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Is Your Heart Older Than You?

Red puzzle heart with stethoscope on grey wooden background

A new study from the Centers for Disease Control and Prevention indicates that 75% of American adults have hearts that are chronologically older than the rest of their physiology.

“Too many U.S. adults have a heart age years older than their real age, increasing their risk of heart disease and stroke,” said CDC Director Tom Frieden.

The study is the first to illustrate differences in heart age across the U.S. Researchers found that 69 million American adults aged 30-74 have a heart age older than their actual age.

Who’s Impacted Most?

The study found that:

  • 1 in 2 men have a heart age 5 or more years older than their actual age.
  • 2 in 5 women have a heart age 5 or more years older than their actual age.
  • 3 in 4 heart attacks and strokes are due to risk factors that increase age.

There were also geographic and ethnic differences with African-Americans and Hispanics living in the Deep South most at risk. Still, the study found that the majority of Americans at least 30 years old on average had a heart age that was 7 years older than their actual age no matter where they lived, or their ethnicity and gender.

Biological Vs. Chronological Age

How exactly can your heart be older than the rest of your body?

By now, many are familiar with the notion that lies at the foundation of anti-aging medicine, which is the difference between biological age and chronological age. The former represents how your primary biomarkers measure up against a mean average of adults in your age group. The latter is invariable, or how many birthdays you’ve celebrated. So, in effect, you can be 55 years old chronologically but biologically have the body of a 70 year old … or a 45 year old.

“Heart Age” works on a similar concept. It’s a reflection of how healthy your heart and blood vessels are as a result of your risk factors for heart attack and stroke. It’s both a factor of nature (genetics) and nurture (environment and lifestyle choices).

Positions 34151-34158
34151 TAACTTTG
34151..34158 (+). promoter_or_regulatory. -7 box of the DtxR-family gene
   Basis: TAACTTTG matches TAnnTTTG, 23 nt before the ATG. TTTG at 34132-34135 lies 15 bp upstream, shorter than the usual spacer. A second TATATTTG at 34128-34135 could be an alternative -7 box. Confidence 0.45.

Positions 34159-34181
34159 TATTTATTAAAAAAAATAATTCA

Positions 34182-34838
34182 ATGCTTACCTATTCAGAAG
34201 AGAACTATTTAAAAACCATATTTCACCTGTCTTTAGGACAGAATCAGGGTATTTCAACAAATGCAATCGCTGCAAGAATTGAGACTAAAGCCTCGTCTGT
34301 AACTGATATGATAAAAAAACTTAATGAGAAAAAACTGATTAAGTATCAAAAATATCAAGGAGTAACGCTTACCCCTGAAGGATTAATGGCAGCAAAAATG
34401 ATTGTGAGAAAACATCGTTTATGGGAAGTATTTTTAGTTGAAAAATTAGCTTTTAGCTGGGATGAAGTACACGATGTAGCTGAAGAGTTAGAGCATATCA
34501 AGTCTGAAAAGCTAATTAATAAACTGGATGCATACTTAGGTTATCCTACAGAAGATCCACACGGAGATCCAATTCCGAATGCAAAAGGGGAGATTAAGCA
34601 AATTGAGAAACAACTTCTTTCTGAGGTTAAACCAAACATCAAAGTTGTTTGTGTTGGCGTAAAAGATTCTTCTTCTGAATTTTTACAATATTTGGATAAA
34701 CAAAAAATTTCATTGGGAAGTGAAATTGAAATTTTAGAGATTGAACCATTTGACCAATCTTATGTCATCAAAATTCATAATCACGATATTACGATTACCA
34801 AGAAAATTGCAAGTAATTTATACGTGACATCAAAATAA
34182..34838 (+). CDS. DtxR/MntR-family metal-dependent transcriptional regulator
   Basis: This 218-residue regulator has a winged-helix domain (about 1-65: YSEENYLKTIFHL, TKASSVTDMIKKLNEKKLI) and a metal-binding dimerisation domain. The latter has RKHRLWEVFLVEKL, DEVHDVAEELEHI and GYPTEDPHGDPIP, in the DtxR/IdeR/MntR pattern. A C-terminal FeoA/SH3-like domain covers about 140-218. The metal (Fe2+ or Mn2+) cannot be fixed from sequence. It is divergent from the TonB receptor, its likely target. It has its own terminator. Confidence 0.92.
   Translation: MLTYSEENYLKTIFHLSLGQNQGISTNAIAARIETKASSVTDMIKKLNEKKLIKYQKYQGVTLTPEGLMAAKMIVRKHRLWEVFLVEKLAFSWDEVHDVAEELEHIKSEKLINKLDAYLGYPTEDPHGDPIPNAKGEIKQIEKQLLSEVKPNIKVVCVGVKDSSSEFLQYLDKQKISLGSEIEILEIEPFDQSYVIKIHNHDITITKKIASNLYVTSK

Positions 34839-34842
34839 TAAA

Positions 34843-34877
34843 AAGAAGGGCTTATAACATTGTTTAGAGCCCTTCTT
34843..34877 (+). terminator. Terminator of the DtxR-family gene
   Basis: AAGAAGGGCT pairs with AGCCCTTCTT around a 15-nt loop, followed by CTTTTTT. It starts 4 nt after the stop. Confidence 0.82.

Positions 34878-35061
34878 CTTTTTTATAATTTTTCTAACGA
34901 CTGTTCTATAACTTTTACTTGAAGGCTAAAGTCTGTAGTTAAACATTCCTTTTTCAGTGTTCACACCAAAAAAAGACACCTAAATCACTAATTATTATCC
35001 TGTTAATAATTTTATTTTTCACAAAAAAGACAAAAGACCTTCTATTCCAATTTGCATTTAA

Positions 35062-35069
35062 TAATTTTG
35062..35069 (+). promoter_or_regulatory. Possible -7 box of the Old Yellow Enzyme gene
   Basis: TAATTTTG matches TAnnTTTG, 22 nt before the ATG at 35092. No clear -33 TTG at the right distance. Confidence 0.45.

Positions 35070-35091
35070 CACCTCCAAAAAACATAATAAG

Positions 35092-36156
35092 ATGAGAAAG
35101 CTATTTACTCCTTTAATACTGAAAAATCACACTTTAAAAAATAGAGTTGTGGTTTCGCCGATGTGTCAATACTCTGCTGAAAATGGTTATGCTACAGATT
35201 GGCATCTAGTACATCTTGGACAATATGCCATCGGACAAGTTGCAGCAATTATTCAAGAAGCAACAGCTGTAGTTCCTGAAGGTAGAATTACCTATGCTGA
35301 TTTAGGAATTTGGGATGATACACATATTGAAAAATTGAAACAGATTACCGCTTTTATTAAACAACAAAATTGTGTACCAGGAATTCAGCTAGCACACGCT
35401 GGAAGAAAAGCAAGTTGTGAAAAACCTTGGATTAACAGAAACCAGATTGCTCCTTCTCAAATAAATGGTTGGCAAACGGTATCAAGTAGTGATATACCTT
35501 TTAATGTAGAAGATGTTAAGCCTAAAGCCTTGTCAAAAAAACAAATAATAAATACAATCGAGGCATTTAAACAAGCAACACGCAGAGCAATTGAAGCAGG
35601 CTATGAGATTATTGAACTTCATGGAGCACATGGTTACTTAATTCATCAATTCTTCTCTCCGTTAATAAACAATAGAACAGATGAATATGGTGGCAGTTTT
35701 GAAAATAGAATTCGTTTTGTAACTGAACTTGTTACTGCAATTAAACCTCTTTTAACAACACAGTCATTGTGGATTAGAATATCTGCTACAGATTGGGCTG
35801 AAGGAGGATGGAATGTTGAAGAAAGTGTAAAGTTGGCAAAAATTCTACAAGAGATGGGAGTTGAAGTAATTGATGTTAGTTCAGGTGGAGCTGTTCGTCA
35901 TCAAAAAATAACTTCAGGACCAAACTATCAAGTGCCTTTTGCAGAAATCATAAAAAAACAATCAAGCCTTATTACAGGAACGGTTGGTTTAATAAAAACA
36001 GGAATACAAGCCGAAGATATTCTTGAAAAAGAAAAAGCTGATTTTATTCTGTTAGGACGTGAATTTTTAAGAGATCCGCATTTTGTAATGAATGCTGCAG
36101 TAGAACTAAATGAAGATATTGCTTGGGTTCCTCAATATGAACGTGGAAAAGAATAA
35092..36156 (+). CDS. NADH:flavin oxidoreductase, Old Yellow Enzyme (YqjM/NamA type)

“There are some things that put you at risk for a heart attack or stroke that you cannot change such as getting older or your family history, yet there are many other that you can change,” says the CDC.

The leading factors that can be changed or managed are:

  • High Blood Pressure
  • High Cholesterol
  • Smoking
  • Obesity
  • Unhealthy Diet
  • Physical Inactivity
  • Diabetes

What Can You Do?

The first step in improving your heart age is to be informed. You can actually determine your heart age by a simple calculation with a “heart age predictor” available online from the CDC: http://www.cdc.gov/vitalsigns/cardiovasculardisease/heartage.html

If you find your heart is in need of a tune-up, consult with your doctor about lifestyle changes, including diet and exercise, as well as possible medical treatment. With a little pro-active intervention, you can be young at heart, again.

“Because so many adults don’t understand their disease risk, they are missing out on early opportunities to prevent future heart attacks or strokes,” says Barbara Bowman, Director of CDC’s Division for Heart Disease and Stroke Prevention. “About 3 in 4 heart attacks and strokes are due to risk factors that increase heart age, so it’s important to continue focusing on efforts to improve heart health.”

Source:

“Heart Age – Is Your Heart Older Than You?” CDC Vital Signs, September 2015

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